Do closed doors open new avenues for growth? That is the question confronting South African bancassurers.
Expanded digital services, pandemic-driven pressures, and cost-cutting measures have led to thousands of bank branch closures globally, including in South Africa1. Drawing on responses from four out of five of the largest bancassurance players, RGA’s 2021 South Africa Bancassurance Pulse Survey reveals the ways the market is adapting and offers strategic lessons in product development, distribution, and consumer engagement.
The COVID-19 pandemic prompted many once-reluctant digital adopters to go online. In South Africa, digital sales rose during the pandemic for all participants in RGA’s survey. Every bancassurer in RGA's survey indicated an ability to complete sales fully online, but four of five also relied on inbound or outbound telephone calls to close some of the transactions originated online. In addition, South African bancassurers added new sales channels to reach underserved markets, including messaging apps (e.g., WhatsApp), mobile USSD codes, and virtual contact centers. At the same time, three out of five major bancassurers reported decreased in-branch sales.
Even with bancassurers going virtual, survey responses suggest at least some consumers remained pragmatic in their product preferences. Some bancassurers identified rising interest in products such as funeral and life coverage, which could be attributed to growing awareness of the need for financial protection amid a pandemic. Notably, credit life and mortgage coverage proved particularly popular amid ongoing economic disruptions. COVID-19 also appears to have spurred increases in claims for life protection products, potentially due to excess mortality.
Lowering Lapses, Targeting Offers
Financial distress also has a way of fueling lapse risk. To counter this, South African bancassurers launched an array of strategies ranging from offers of grace periods and premium holidays to flexible premium payment arrangements. Survey respondents also reported embracing new online self-service options to reduce friction in the policy renewal process, walking away from wet signature requirements, and increasing incentives for automatic renewals. One established a retention team to work with policyholders at risk of lapse, while others began offering low-interest loans to those facing temporary job losses or other financial setbacks to help them continue paying their premiums. Ultimately, the impact on lapses was less severe than initially feared, with only two out of five respondents reporting higher than expected lapse rates during the pandemic period.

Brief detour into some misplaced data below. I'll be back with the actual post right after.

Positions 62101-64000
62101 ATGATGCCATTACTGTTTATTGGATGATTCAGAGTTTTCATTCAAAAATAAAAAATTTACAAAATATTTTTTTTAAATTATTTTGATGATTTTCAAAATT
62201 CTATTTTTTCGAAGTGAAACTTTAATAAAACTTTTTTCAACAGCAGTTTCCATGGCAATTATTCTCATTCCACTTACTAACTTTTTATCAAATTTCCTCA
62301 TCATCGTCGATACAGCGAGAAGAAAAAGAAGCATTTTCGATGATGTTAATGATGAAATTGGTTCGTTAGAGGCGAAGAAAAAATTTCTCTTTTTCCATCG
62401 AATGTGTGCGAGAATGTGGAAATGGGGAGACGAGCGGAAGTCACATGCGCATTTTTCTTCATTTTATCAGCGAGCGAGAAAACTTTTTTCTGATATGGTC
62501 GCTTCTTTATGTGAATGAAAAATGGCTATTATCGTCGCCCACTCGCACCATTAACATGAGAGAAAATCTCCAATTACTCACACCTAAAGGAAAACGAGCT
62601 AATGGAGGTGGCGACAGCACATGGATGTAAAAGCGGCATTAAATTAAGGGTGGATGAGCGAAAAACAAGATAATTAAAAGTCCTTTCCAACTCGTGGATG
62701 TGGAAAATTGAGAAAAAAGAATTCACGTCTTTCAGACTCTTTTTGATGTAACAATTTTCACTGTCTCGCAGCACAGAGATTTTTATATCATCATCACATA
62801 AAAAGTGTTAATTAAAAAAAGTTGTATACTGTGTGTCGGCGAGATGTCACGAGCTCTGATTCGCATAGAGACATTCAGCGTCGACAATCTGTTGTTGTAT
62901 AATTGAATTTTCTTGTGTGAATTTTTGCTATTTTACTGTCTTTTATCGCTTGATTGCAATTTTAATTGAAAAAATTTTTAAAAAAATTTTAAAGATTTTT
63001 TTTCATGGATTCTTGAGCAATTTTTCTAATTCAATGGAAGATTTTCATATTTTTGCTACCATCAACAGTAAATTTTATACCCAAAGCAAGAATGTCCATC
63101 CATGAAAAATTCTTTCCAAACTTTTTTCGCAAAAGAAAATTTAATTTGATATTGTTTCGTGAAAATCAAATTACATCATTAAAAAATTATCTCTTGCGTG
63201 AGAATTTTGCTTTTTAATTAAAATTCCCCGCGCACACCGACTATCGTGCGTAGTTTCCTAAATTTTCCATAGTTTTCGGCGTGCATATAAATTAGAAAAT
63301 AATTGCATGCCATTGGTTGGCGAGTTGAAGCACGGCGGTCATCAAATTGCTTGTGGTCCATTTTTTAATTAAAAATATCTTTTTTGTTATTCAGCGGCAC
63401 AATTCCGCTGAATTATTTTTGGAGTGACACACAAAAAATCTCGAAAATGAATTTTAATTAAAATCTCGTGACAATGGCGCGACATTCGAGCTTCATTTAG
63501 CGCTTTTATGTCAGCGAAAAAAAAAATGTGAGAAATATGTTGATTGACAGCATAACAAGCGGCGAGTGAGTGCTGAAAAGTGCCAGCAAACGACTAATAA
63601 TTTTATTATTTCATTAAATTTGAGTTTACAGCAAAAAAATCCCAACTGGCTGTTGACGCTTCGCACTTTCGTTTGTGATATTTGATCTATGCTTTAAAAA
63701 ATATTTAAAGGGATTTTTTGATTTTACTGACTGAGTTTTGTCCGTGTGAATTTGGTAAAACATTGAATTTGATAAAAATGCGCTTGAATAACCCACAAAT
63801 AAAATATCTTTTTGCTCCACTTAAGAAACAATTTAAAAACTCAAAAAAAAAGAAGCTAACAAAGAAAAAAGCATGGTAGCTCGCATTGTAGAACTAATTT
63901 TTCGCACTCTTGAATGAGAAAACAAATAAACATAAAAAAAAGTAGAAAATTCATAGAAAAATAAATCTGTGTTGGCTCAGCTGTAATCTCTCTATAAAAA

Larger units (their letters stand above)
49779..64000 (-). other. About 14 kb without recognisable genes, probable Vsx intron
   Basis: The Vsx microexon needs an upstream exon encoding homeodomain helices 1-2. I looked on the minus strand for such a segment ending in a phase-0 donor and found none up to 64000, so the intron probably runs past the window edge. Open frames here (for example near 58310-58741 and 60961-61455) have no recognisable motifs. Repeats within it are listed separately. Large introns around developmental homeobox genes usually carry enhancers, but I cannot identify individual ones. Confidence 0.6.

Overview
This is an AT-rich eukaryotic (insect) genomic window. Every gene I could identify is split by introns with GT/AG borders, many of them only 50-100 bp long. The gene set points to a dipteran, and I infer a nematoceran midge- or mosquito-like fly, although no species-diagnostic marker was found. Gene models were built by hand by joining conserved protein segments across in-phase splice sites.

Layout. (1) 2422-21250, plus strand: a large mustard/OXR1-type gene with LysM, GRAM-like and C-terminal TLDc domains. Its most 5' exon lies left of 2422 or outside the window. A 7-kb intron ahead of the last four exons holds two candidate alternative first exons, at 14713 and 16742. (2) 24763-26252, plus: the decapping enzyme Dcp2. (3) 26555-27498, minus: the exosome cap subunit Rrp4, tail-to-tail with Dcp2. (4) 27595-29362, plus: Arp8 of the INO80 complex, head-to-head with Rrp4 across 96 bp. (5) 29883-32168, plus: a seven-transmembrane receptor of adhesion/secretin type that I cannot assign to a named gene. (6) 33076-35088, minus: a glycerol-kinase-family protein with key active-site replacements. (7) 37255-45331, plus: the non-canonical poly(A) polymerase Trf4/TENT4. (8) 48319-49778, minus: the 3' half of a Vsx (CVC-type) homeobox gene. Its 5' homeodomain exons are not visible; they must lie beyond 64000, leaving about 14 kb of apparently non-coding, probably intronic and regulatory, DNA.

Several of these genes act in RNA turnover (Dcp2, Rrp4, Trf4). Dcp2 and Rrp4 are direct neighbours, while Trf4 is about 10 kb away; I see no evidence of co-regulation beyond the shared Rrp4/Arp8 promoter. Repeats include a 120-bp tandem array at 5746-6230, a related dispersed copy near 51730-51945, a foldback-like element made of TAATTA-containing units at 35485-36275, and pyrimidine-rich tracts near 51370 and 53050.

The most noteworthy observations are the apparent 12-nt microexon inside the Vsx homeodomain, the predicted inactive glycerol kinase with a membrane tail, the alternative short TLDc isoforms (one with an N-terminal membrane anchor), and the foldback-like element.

The survey also highlighted the use of bank data and analytics by South African bancassurers to support insurance sales and customer retention. Four of five respondents reported leveraging consumer data, such as bank transaction and credit history, deposits, and marital and homeownership status, to target customers with tailored product propositions. They indicated using data analytics for upselling or cross-selling insurance products to those bank consumers more likely to buy, simplifying underwriting to improve the purchasing experience, offering additional benefits or reduced prices to lower-risk customers, and assessing and managing lapse risk. Claims data is currently being used by one participant.
Incentivizing Wellness, Accelerating Innovation
Bancassurers also acknowledged interest in insurance-linked wellness offerings to strengthen long-term relationships with policyholders. Three out of five respondents indicated wanting to incorporate more wellness-type products into their bancassurance offerings to encourage positive behaviors. Participants provided examples of recent investments, including linking wellness rewards to a loyalty program, integrating wellness offerings within a mobile banking app, and introducing gamification strategies. Two respondents implemented or enhanced loyalty programs and incentives to further engage their policyholders.
Digital transformation requires adequate resources and expertise, and South African bancassurers forged external partnerships to accelerate change. All respondents to RGA’s survey reported relying on reinsurers for guidance, and nearly all turned to technology experts. Areas of support spanned product development, information technology, underwriting, and data analytics.
Winners emerging from any major market disruption are those willing to adapt – to meet immediate consumer needs brought on by disruption with an eye toward long-term growth and increased consumer engagement. The same will hold true for the COVID-19 pandemic. The crisis has forever changed the global insurance landscape, increasing consumer awareness of the value of protection products while accelerating digital distribution. Bancassurance – a channel with access to large amounts of risk-relevant data and insights on consumer needs – may serve as a harbinger of what is to come for the entire industry. Results of RGA’s South Africa Bancassurance Pulse Survey point to a future of online processes, tailored products, and data-driven engagement – developments that were well underway before the pandemic but now appear imminent, if not already in place.